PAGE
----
It is hard for me to connect ethnicity to political countries because :

1) political borders are artificial creations, usually resulting from war of conquests and inheritance through political marriages. For example, France expanded it borders by conquering regions that once belong to the Low Countries (Flanders-Artois), to Germany (Lorraine, Alsace, Franche-Comté), or to Italy (Corsica), and acquired others that were not culturally or linguistically French either through politcial arrangements (Brittany, Savoie, Nice). So why should a Breton, an Alsatian, or a Corsica feel ethnically French just because all their ancestors were French citizens in the last two or three centuries.

2) political borders often don't match geographic divisions of the genetic ancestry. This is especially true in big countries like Russia, Iran, India, China or Indonesia, where there are plenty of completely different ethnicities, yet all belong to a single nation or country, and in some cases (Iran, India, most of China) have belong to that political entity for several millennia.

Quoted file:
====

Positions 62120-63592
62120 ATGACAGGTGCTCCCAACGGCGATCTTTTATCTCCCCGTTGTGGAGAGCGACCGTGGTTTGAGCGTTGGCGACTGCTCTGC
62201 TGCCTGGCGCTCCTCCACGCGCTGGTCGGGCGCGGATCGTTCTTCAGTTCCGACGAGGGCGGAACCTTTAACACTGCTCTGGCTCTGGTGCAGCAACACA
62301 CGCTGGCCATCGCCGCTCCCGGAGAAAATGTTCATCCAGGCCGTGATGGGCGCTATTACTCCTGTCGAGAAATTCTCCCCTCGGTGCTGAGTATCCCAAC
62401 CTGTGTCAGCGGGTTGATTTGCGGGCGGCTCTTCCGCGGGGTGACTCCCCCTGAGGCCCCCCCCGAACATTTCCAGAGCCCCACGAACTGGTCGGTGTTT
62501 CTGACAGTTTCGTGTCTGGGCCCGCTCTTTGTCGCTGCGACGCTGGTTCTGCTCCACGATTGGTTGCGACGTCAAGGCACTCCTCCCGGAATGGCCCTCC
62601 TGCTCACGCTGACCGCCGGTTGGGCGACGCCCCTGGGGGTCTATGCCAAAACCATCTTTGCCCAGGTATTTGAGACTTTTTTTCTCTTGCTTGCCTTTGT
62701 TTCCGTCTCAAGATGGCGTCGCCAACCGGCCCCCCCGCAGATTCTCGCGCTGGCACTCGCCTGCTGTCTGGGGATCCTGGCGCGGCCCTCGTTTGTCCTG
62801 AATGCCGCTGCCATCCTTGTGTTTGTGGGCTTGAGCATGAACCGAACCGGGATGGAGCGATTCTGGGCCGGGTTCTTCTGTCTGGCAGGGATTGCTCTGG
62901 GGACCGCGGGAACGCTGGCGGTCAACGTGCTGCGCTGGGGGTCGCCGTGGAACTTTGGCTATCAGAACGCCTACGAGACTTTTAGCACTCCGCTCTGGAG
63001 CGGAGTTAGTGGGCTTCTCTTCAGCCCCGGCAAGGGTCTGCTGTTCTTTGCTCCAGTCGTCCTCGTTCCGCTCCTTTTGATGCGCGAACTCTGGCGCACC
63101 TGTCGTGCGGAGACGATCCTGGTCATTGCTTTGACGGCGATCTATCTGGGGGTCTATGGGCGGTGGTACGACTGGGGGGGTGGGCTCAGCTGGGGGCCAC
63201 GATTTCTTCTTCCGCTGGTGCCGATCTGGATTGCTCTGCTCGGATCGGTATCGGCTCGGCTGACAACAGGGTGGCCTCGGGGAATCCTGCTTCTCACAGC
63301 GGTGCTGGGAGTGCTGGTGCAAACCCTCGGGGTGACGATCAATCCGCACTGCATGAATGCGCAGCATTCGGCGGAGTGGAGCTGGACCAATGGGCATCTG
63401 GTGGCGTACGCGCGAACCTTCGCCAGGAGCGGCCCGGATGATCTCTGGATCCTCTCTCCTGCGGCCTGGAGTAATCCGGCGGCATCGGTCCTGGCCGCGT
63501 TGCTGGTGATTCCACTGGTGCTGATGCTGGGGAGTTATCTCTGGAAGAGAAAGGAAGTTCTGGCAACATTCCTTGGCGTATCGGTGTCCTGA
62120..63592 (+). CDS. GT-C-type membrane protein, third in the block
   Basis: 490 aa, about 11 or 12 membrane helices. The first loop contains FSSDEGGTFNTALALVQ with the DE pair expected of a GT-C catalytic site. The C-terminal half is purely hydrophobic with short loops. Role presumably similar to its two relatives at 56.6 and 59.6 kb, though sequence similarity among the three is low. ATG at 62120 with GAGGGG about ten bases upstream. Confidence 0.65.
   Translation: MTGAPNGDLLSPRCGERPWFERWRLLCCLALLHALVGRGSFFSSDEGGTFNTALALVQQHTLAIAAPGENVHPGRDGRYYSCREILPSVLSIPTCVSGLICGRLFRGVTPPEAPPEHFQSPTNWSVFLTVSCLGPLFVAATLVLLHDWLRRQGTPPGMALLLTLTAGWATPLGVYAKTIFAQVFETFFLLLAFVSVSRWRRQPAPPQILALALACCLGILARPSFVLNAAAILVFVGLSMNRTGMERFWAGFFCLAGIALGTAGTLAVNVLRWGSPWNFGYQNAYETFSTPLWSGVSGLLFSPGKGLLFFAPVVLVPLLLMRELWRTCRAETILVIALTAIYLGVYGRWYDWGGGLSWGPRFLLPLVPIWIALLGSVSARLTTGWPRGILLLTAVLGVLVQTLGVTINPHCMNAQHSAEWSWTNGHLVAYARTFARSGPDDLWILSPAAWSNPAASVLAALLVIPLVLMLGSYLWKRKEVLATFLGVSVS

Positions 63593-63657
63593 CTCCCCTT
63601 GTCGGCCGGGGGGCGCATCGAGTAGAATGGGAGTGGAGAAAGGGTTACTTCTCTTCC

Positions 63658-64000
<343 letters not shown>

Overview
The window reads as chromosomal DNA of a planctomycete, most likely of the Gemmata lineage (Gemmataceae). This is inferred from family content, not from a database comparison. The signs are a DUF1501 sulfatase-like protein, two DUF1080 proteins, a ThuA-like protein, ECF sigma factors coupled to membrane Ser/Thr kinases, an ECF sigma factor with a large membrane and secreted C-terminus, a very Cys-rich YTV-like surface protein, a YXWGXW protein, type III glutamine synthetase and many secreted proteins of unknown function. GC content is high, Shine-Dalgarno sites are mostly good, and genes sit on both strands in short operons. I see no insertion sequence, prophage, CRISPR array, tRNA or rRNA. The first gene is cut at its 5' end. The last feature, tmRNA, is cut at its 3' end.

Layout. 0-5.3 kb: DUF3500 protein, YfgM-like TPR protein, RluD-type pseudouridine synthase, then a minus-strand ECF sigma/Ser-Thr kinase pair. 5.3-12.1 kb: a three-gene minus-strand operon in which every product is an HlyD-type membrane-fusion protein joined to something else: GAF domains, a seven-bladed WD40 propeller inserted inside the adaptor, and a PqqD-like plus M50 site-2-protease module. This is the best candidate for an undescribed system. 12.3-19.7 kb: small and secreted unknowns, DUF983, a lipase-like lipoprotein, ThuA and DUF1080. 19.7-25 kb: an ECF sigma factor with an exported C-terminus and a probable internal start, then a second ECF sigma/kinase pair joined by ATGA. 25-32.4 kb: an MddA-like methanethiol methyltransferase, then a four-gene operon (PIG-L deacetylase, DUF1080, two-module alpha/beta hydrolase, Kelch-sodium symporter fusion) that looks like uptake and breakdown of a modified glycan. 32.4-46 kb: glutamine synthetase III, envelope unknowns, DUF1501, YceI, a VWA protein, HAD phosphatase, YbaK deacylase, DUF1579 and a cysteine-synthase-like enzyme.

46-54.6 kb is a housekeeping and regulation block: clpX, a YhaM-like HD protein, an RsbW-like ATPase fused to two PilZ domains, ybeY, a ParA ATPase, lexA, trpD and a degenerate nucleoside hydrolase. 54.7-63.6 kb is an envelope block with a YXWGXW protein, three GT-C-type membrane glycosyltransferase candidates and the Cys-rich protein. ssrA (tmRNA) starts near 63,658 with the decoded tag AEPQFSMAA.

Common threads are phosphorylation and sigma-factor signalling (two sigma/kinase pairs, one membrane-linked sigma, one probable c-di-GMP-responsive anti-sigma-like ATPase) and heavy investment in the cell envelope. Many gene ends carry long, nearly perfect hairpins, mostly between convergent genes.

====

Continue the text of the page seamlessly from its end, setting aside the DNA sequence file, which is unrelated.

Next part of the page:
3) political borders change over time. Belgium was only created in 1830. Before it has belong to Rome, Germany, France, Burgundy, Spain, Austria, the Netherlands... Parts of Belgium were German while others were simultaneously French or Spanish. Some speak (or spoke) Flemish Dutch, Brabantine Dutch, Limburgs Dutch, Walloon, Picard, French, and Franconian German. Yet people have always felt part of the Southern Netherlands (along with Luxembourg and the Nord-Pas-de-Calais region (http://www.eupedia.com/france/flanders-artois.shtml) of France), part of a common ethnic and cultural group despite differences in nationalities and languages. The cuisine, architecture, lifestyle, customs, and mindset have remained suprisingly similar in all the historical Southern Netherlands despite political divisions that subsist to this day. The Nord-Pas-de-Calais was annexed to France 350 years ago, but still feels much much more Belgian in every respect than French. 350 years wasn't enough to change the local culture. It also didn't change the gene pool much. More people from Nord-Pas-de-Calais migrate to Paris than the other way round.